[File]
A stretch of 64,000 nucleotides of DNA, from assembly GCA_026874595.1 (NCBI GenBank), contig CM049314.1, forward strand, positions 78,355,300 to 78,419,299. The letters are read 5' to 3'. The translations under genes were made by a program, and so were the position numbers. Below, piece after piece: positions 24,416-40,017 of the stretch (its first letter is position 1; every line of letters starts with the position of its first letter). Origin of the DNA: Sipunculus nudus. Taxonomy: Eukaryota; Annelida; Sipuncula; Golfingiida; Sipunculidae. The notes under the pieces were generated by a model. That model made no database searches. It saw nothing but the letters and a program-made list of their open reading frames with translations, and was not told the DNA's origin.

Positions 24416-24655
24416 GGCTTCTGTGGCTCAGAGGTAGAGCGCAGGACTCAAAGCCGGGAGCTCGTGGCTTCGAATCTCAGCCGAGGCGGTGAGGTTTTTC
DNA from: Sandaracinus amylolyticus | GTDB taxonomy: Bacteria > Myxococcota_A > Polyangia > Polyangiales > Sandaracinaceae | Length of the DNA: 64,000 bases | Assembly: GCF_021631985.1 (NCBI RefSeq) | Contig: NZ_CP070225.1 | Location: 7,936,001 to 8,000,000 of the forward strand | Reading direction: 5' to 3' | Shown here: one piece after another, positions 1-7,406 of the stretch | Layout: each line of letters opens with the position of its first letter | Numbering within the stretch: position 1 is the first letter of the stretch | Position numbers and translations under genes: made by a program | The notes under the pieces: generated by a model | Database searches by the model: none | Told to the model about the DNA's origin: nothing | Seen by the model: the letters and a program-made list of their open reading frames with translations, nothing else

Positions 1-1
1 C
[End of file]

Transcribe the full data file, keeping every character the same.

A stretch of 64,000 nucleotides of DNA, from assembly GCA_026874595.1 (NCBI GenBank), contig CM049314.1, forward strand, positions 78,355,300 to 78,419,299. The letters are read 5' to 3'. The translations under genes were made by a program, and so were the position numbers. Below, piece after piece: positions 24,416-40,017 of the stretch (its first letter is position 1; every line of letters starts with the position of its first letter). Origin of the DNA: Sipunculus nudus. Taxonomy: Eukaryota; Annelida; Sipuncula; Golfingiida; Sipunculidae. The notes under the pieces were generated by a model. That model made no database searches. It saw nothing but the letters and a program-made list of their open reading frames with translations, and was not told the DNA's origin.

Positions 24416-24655
24416 GGCTTCTGTGGCTCAGAGGTAGAGCGCAGGACTCAAAGCCGGGAGCTCGTGGCTTCGAATCTCAGCCGAGGCGGTGAGGTTTTTC
DNA from: Sandaracinus amylolyticus | GTDB taxonomy: Bacteria > Myxococcota_A > Polyangia > Polyangiales > Sandaracinaceae | Length of the DNA: 64,000 bases | Assembly: GCF_021631985.1 (NCBI RefSeq) | Contig: NZ_CP070225.1 | Location: 7,936,001 to 8,000,000 of the forward strand | Reading direction: 5' to 3' | Shown here: one piece after another, positions 1-7,406 of the stretch | Layout: each line of letters opens with the position of its first letter | Numbering within the stretch: position 1 is the first letter of the stretch | Position numbers and translations under genes: made by a program | The notes under the pieces: generated by a model | Database searches by the model: none | Told to the model about the DNA's origin: nothing | Seen by the model: the letters and a program-made list of their open reading frames with translations, nothing else

Positions 1-1
1 C